Diego Corrales lived the way he fought; recklessly and with the pedal to the metal. Many of his fights in his career put that same mentality on display. In that famed first fight with Castillo, Corrales went through hell to win. Sadly, he never came back. Corrales died in a motorcycle accident on the two-year anniversary of his first fight with Jose Luis Castillo. His blood alcohol content was measured at 0.25 percent — more than three times the legal limit in Nevada — at the time of his death.

Without a doubt, one can surmise that Corrales sustained several severe concussions throughout his career, not counting the first fight with Castillo. But without any hard evidence to prove that the personal problems that plagued Corrales were a direct result of repeated head trauma, the relation is purely speculative. His behavior and death can’t unequivocally be traced to his many brain-rattling ring wars, but his case certainly fits a pattern.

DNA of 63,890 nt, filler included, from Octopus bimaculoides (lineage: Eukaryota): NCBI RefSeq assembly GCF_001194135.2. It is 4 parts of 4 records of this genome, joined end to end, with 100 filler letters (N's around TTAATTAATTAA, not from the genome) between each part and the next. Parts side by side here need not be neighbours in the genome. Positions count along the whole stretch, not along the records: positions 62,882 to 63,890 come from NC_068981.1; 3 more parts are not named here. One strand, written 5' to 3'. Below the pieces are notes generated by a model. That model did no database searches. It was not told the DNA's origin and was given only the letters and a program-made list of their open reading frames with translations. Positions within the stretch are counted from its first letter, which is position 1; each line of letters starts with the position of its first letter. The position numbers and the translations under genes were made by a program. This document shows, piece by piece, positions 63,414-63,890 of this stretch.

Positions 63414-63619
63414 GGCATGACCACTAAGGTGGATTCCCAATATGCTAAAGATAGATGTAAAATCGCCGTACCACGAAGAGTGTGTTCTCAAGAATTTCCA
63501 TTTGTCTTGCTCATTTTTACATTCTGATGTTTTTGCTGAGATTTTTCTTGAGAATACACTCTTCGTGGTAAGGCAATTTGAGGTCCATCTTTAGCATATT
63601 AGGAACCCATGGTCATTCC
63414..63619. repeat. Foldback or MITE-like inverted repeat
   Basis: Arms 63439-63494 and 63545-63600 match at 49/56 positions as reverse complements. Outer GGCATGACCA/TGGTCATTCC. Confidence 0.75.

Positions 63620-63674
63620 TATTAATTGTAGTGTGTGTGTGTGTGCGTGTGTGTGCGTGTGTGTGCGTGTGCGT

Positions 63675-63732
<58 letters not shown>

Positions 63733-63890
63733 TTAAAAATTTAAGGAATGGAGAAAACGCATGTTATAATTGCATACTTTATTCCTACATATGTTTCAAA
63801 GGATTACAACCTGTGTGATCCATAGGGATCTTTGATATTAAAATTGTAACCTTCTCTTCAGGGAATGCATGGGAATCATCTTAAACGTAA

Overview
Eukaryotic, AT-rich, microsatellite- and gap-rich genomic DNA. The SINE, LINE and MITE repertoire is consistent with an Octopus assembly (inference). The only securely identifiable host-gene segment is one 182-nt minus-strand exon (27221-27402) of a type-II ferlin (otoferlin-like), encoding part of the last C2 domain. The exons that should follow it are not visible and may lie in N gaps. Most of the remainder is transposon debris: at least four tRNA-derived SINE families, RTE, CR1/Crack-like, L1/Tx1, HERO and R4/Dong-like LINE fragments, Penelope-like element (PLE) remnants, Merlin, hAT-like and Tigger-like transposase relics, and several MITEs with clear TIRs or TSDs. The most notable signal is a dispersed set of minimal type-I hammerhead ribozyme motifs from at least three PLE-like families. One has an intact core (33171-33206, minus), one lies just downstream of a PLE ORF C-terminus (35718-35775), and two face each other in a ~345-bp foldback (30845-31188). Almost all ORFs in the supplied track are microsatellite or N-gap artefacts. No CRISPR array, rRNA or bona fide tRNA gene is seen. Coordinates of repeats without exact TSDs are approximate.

Edwin Valero’s life and death paint a more macabre picture of the downward spiral into mental illness of a boxer who has sustained a serious brain injury. Valero, who was involved in a severe motorcycle accident before he turned pro in 2001, fractured his skull and had surgery to remove a blood clot on his brain. After irregularities were discovered in his brain scan before his HBO debut in 2004 (three years after turning pro), he was banned from fighting in the United States. But as often is the case in boxing, Valero was enabled and allowed to circumvent the rules, finding sanctuary in Central and South America, as well as in Japan.